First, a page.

Biraaj Dodiya, a Mumbai-based artist, draws inspiration from Anaïs Nin’s declaration, “We do not grow absolutely, chronologically. We grow sometimes in one dimension, and not in another; unevenly. We grow partially. We are relative. We are mature in one realm and childish in another. The past, present, and future mingle and pull us backwards, forward, or fixes us in the present. We are made up of layers, cells, constellations.” Her paintings “Drifting Dawn” and “Walking Night” are the result of breakdown and repair, much like the recollection of events during a crisis. 

The Vadehra Art Gallery, established in 1987, celebrates Indian art as a valuable and intellectual cultural conduit, supporting artists and their work.

7. Rana Begum, Jhaveri Contemporary

No.1118 Painting, 2022
Rana Begum

Rana Begum seamlessly blends the boundaries of sculpture, painting, and architecture in her works inspired by the repetitive geometric patterns of Islamic art and artists such as Agnes Martin and Donald Judd. 

Jhaveri Contemporary, formed by sisters Amrita and Priya in 2010, represents artists across generations and nationalities whose work is informed by South Asian connections and cultural heritage.

8. Rithika Merchant, TARQ

Rithika Merchant at India Art Fair 2022

Rithika Merchant, a visual artist from Mumbai, India, weaves a tapestry of cultural and religious threads in her artistic expression. Through her work, Merchant seeks to delve into the mysteries of the universe, examining the sky as a window into the future. She explores the waxing and waning of civilizations through the lens of stars, using the universe as a metaphor for the cyclical nature of life.

“In this series of work, I look to a more primordial time, where I search for answers in the stars. I focus on the sky, using a holistic vision of the universe to try and answer what comes after the Holocene and Anthropocene when the earth started changing in a much more rapid and real way. Each hoop is named after a star or star system and is a meditation on how the behaviour of the star can tell us more about ourselves and our future. For example, Sirius’ waxing and waning brightness is a metaphor for how civilisations rise and fall. From dust to stardust, the cycle is endless.” Merchant says.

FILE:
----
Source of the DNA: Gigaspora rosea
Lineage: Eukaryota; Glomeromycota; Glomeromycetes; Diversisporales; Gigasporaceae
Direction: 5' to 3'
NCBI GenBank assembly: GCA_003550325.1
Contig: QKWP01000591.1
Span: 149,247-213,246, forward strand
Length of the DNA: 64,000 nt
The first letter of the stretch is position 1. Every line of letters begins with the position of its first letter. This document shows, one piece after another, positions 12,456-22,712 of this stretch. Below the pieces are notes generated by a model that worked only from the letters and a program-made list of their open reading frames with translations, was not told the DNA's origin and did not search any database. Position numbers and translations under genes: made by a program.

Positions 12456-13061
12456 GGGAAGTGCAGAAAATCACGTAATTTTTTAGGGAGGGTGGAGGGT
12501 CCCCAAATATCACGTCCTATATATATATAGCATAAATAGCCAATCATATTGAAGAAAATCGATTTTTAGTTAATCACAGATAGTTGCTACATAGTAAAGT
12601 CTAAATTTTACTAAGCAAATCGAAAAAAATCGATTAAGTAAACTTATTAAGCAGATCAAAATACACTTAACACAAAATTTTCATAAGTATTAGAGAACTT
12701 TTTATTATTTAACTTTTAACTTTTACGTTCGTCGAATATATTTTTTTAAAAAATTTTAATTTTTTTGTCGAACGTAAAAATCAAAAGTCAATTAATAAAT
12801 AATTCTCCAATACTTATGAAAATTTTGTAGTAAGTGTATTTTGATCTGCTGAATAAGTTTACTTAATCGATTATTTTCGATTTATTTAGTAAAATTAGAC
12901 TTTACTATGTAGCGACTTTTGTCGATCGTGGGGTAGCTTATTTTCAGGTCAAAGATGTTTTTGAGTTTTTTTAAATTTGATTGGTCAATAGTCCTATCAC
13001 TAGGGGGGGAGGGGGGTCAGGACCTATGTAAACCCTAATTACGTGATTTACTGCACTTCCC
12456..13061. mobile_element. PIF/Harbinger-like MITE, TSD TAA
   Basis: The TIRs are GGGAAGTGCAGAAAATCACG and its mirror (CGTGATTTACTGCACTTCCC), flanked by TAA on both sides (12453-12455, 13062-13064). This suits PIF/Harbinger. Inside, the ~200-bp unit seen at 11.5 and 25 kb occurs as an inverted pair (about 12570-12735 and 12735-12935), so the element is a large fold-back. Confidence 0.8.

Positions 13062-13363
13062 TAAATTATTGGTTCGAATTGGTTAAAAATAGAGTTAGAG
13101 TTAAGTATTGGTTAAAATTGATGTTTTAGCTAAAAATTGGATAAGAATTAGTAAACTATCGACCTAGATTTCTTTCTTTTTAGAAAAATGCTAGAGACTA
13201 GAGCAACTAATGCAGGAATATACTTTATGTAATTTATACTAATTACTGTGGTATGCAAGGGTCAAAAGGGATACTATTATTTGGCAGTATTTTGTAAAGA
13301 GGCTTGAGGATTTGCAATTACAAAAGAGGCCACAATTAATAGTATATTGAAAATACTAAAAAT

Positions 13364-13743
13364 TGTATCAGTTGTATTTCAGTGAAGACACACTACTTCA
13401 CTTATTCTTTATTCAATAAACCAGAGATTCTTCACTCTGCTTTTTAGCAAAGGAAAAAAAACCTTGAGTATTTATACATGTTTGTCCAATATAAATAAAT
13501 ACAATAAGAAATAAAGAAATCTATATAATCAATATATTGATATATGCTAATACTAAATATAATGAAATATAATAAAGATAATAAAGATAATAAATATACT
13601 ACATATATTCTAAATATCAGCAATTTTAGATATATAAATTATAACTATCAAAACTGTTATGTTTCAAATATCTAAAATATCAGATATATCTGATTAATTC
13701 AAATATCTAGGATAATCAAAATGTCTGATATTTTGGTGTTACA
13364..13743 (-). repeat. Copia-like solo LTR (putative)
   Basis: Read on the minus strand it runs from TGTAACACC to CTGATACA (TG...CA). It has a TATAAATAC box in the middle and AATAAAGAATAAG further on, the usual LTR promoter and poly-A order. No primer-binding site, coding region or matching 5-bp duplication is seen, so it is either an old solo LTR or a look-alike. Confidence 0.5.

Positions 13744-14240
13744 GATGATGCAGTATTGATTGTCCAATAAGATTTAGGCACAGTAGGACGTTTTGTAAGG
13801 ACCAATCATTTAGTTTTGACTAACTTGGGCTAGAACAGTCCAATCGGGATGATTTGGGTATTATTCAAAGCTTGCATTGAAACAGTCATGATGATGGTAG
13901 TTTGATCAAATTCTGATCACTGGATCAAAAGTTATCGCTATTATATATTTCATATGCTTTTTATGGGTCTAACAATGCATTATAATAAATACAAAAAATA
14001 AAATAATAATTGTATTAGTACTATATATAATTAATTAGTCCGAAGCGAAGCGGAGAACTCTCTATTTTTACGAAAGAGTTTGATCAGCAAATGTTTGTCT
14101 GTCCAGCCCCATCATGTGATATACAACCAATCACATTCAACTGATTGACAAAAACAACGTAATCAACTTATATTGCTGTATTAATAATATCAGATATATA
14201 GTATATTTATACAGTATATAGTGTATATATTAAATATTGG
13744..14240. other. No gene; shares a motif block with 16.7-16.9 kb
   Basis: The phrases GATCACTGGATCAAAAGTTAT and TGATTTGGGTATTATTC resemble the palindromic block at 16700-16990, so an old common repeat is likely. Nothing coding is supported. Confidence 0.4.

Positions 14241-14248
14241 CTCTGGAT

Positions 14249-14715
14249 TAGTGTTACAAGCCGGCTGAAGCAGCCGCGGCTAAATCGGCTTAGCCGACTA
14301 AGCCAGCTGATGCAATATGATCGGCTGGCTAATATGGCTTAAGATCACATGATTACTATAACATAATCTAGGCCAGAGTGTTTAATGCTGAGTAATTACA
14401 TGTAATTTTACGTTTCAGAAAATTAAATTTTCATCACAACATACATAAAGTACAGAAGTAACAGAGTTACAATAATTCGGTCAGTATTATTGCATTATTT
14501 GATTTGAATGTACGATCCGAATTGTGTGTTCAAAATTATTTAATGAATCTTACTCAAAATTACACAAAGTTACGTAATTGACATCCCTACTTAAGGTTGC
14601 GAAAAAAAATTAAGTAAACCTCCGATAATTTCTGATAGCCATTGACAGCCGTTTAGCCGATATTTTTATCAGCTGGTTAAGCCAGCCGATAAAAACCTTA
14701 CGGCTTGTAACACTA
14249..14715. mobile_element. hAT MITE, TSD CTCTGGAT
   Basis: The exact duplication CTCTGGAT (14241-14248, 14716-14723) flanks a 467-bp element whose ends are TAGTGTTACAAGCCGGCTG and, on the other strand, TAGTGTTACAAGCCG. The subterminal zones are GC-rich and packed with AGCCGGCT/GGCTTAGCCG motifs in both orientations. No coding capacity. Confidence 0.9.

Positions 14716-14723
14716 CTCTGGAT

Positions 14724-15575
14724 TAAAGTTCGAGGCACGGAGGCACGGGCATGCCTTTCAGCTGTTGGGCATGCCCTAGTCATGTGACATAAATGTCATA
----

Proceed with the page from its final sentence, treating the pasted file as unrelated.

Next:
In 2014, Hena Kapadia established TARQ with the aim of promoting insightful discussions surrounding art and its numerous interpretations and associations. TARQ was envisioned as a platform for up-and-coming contemporary artists, seeking to challenge conventional methods of showcasing and appreciating contemporary art in India.

9. Tarini Sethi, Method India

Courtesy of Tarini Sethi

Tarini Sethi is a fine artist and curator based in New Delhi. She trained at the Pratt Institute in New York. Sethi is the founder and curator of the Irregulars Art Fair; India’s first anti-art fair.

Tarini Sethi, a fine artist and curator from New Delhi, delves into themes of human intimacy and challenges societal taboos through her art. She draws inspiration from folk tales, architecture, and modern-day politics to create works that explore identity and sexuality. 

Method is a contemporary art space in Mumbai, India.

10. Anindita Chakraborty, Young Collector’s Weekend

(Details) Untitled (After Mrs James Guthrie by Frederic Leighton), 2o18
Anindita Chakraborty

Young Collectors’ Weekend was created to provide resources for first-time art collectors and young artists. The event was a collaboration between Cultivate Art, an organization that provides a platform for contemporary artists, and Anindita Chakraborty, an artist whose portraits showcase the parallels between Indian and Western art history. Chakraborty’s works offer a unique look at the influence of Western ideals in Indian society.

“Our curatorial vision when researching artists for the show was to spotlight artists whose practices are relatable to millennials, whether in terms of the meticulous context building behind each work, the price points, the subject matter or simply the aesthetic appeal,” says Teesta Bhandare Art Advisor, Partner at Cultivate Art.

Bhandare goes on to say “Anindita Chakraborty was one such artist whose realistic portraits highlight not only the parallels or lack thereof between Indian and western art history (around the 1800s) but at the same time enlightens the viewer about the Indian desire to mould oneself into western ideals often, something that has and continues to be relevant in Indian society. Additionally, the realism portrayed in her works is something we found to be quite unique and made her works different from many of her contemporaries.”